Regardless of their impedance characteristics, such ultrathin electrodes allowed for a high-quality signal transduction of biopotentials accessible from the skin. TTEs efficiently recorded multiple brain signals in different experimental set-up, with a signal quality comparable at all with those of gold standard Ag/AgCl electrodes (Figure 2). TTEs were able to record well-defined alpha waves, the most studied rhythm of the brain, during multiple sessions (from 30s to 2 min) both in a shielded room and in a hospital evaluation room, where no special units such as a faraday cage or impedance matching components were used (Figure 2a,b). TTEs . Notably, both TTEs and Ag/AgCl electrodes were also able to catch slow waves (0.5–4.5Hz), whose acquisition is usually challenging.
TTEs have also been characterized through the recording of auditory evoked potential (AEP), enabling the detection of the characteristic neurological response, the N100 (Figure 2c). Evoked potentials are time-locked task-oriented events, induced by an external stimulus (in our case bursts of brief sinusoidal auditory stimuli), with an amplitude lower than 10 μV. From the clear shape of the recorded AEPs we calculated the SNR, finding a higher value, 4.07 (absolute value) with TTEs, in comparison with 3.36 of the Ag/AgCl electrodes. Owing to the high signal quality recording, together with an easy electrode placement and long-term recording capability, TTEs show a good potential for their further implementation in clinical cognitive brain assessments, long-term neuromonitoring at home and application in BCI for disabled persons.
We then performed simultaneous MEG/EEG recordings,. proving the parallel acquisition of well visible alpha waves (Figure 1d). NA neural activity was also clearly visible from MEG recordings, at different frequencies, without any high-density magnetic flux appearance in the EEG electrode proximity (Figure 1e). The EEG and MEG recordings were also performed simultaneously providing well visible alpha waves (Figure 1e). In MEG, the high number of sensors allows restitution of the brain activity mapping with a great spatial resolution. Using a skin-mimicking phantom, we explored the feasibility of hdEEG through tattoo electrodes, suggesting that TTEs can allow for double electrodes’ density (e.g. 20 mm center-to-center distance) with respect to the Ag/AgCl case. The compatibility of TTEs with MEG and their hdEEG capability are aimed to offer advanced tools for neurodegenerative disease diagnostics, as the localization of neuropathological activities. These evaluations were aimed to provide a valuable input for the successful application of ultrathin electronic tattoos in multimodal brain monitoring and diagnosis, showing their real application and benefits in clinical settings.
- Ferrari, L. M., et al., Conducting polymer tattoo electrodes in clinical electro-and magneto-encephalography. npj Flexible Electronics 2020, 4 (1), 1-9.
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Laura M. Ferrari is Post-Doc researcher at Université Côte d’Azur (UCA), INRIA, Sophia Antipolis (France). She was awarded the “AAP Jeunes chercheurs UCA/Ville de Nice” with a 2-years funded project. She got her PhD at the Biorobotics institute, Center for MicroBiorobotics of Istituto Italiano di Tecnologia at Scuola Superiore Sant’Anna (Italy), where she then worked as research fellow. She has experiences with start-ups and hospitals, where she worked as scientific consultant and sr researcher. Her research activity is on the development of novel technologies for human health biomonitoring, through a multidisciplinary approach, with main applications in neuroscience. Her fields of expertise are: tattoo electronics and conformable interfaces, inkjet printing, biosensing, electrophysiology, bioelectronics. She is author of 8 peer-reviewed full paper as first author and 1 international patent.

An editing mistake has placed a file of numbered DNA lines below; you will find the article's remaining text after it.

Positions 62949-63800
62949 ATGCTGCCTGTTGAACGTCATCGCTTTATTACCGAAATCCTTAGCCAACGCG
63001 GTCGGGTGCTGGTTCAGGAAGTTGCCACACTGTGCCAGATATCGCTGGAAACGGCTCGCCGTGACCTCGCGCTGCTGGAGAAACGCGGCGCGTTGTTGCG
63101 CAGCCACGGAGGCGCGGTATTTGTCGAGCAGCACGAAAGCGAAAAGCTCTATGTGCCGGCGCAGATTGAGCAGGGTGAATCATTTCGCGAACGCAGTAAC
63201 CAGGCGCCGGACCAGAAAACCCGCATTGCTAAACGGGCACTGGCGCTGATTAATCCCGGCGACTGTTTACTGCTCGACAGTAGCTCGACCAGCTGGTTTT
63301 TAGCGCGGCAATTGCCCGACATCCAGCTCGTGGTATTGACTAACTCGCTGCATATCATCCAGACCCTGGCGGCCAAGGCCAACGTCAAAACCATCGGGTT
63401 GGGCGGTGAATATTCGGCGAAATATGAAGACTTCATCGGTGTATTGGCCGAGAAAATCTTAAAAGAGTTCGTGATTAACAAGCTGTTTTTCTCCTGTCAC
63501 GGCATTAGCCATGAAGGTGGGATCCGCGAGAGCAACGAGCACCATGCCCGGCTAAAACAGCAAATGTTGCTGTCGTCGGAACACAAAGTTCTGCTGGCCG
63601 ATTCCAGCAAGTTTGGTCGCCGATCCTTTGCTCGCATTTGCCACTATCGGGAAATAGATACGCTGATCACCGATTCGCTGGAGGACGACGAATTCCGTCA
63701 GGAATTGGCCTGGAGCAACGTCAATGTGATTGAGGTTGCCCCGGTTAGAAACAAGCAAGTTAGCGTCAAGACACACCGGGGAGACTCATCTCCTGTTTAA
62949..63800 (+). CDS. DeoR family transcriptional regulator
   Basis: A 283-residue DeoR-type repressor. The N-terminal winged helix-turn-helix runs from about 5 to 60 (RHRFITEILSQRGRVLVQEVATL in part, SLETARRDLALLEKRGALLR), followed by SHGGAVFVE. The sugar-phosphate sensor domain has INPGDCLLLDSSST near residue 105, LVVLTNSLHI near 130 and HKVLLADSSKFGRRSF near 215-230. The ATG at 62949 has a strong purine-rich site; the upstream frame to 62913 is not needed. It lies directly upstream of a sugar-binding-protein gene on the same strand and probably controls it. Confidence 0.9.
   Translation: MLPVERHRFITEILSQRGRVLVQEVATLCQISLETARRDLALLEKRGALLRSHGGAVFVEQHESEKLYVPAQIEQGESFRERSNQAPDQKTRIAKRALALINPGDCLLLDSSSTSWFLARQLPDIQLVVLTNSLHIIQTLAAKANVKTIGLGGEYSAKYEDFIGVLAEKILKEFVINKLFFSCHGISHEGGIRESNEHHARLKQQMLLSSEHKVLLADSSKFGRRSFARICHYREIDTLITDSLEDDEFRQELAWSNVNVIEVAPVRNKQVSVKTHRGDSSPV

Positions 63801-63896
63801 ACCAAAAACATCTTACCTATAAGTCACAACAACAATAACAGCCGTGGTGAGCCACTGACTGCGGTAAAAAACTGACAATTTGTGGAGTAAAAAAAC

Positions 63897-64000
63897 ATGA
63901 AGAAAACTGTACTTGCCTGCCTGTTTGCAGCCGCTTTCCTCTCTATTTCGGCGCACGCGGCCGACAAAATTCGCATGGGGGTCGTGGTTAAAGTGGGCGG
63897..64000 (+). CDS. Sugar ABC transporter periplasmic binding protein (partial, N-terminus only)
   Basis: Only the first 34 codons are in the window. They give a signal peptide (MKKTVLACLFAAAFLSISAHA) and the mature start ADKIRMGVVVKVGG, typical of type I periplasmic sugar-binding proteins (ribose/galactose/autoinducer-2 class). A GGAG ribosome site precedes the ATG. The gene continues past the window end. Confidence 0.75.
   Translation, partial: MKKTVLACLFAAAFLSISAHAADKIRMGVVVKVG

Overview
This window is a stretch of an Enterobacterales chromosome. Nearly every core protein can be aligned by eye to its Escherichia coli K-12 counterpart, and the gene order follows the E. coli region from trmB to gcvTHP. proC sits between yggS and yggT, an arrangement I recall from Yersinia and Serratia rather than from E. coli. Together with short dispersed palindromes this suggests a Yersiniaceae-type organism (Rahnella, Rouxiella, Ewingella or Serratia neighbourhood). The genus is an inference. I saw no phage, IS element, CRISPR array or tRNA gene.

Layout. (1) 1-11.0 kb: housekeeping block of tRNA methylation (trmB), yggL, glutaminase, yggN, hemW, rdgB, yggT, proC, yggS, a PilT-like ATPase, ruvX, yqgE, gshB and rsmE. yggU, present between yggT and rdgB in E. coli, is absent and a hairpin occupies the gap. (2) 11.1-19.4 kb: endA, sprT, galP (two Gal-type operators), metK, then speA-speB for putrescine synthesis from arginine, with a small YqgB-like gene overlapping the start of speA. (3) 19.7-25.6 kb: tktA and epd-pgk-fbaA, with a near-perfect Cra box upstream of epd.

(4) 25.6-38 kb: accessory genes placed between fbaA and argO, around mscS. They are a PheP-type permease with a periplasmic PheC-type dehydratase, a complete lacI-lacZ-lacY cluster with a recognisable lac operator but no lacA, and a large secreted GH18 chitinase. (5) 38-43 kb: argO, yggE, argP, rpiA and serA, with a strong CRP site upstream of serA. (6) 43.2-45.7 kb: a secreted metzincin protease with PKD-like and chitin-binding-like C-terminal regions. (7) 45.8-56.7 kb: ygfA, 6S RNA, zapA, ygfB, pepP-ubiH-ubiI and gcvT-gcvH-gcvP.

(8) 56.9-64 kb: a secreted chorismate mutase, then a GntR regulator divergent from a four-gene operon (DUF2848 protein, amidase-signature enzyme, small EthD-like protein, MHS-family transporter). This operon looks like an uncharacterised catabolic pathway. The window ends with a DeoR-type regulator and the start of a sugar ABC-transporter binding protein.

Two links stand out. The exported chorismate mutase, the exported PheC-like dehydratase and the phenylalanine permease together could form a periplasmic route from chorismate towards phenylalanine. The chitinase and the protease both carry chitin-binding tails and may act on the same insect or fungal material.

Francesco Greco is Assistant Professor at Institute of Solid State Physics, Graz University of Technology (Austria) where he leads the Laboratory of Applied Materials for Printed and Soft Electronics (LAMPSe). He was Associate Professor at School of Advanced Science and Engineering, Waseda University, Tokyo (Japan) and Researcher at Center for MicroBiorobotics of Istituto Italiano di Tecnologia, (Italy). His research focuses on functional polymer materials for actuators and sensors, fabrication/patterning through printing or Direct Laser Writing methods, ultraconformable tattoo electronics and their applications in soft and bio-robotics, organic bioelectronics, smart biointerfaces, medicine. He is the author of around 50 peer-reviewed full papers, 7 international patents and serves as Research Topic Editor of Frontiers in Materials.
Esma Ismailova is an Associate Professor in the Bioelectronics Department at Ecole National Superieur des Mines de Saint-Etienne (EMSE). She received her BSc. in Physics at the National University of Uzbekistan and obtained a Master’s degree in Polymer Science at Strasbourg University in France where she also completed her PhD in Chemistry and Chemical Physics. She then joined the Laboratory for Organic Electronics at Cornell University, NY, USA as a postdoctoral researcher. In 2010 she joined BEL as a postdoctoral fellow where she worked on developing microfabrication platform for soft biocompatible neural implants and advanced to becoming a permanent staff member in 2012. Her current research group works on the development of organic electronic sensors for applications in healthcare using wearable smart textile and biocompatible systems. She is the leading organizer of the Electronic Textiles Symposia for the Materials Research Society in the USA and Europe. She is also the principal scientist in multiple projects sponsored by the EU and French research funding agencies as well as industry oriented organizations such as BpiFrance (French Public Investment Bank).